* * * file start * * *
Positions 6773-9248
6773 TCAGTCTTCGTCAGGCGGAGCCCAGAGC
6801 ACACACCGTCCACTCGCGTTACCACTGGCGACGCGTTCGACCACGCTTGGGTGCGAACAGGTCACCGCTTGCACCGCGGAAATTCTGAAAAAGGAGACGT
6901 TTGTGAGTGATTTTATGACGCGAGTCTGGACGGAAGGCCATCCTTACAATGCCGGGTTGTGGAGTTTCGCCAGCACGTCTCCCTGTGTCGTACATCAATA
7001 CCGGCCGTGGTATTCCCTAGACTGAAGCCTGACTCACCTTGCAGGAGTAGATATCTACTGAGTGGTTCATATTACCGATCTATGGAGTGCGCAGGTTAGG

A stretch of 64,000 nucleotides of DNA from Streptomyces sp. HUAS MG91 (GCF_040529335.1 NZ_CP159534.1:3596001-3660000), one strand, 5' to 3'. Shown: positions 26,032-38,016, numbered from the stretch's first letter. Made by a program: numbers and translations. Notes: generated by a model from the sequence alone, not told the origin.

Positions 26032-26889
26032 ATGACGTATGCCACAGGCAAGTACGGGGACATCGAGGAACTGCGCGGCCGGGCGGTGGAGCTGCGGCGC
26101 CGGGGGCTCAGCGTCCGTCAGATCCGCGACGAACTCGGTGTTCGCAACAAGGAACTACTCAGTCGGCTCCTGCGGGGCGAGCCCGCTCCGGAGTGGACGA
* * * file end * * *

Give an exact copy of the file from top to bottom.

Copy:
Positions 6773-9248
6773 TCAGTCTTCGTCAGGCGGAGCCCAGAGC
6801 ACACACCGTCCACTCGCGTTACCACTGGCGACGCGTTCGACCACGCTTGGGTGCGAACAGGTCACCGCTTGCACCGCGGAAATTCTGAAAAAGGAGACGT
6901 TTGTGAGTGATTTTATGACGCGAGTCTGGACGGAAGGCCATCCTTACAATGCCGGGTTGTGGAGTTTCGCCAGCACGTCTCCCTGTGTCGTACATCAATA
7001 CCGGCCGTGGTATTCCCTAGACTGAAGCCTGACTCACCTTGCAGGAGTAGATATCTACTGAGTGGTTCATATTACCGATCTATGGAGTGCGCAGGTTAGG

A stretch of 64,000 nucleotides of DNA from Streptomyces sp. HUAS MG91 (GCF_040529335.1 NZ_CP159534.1:3596001-3660000), one strand, 5' to 3'. Shown: positions 26,032-38,016, numbered from the stretch's first letter. Made by a program: numbers and translations. Notes: generated by a model from the sequence alone, not told the origin.

Positions 26032-26889
26032 ATGACGTATGCCACAGGCAAGTACGGGGACATCGAGGAACTGCGCGGCCGGGCGGTGGAGCTGCGGCGC
26101 CGGGGGCTCAGCGTCCGTCAGATCCGCGACGAACTCGGTGTTCGCAACAAGGAACTACTCAGTCGGCTCCTGCGGGGCGAGCCCGCTCCGGAGTGGACGA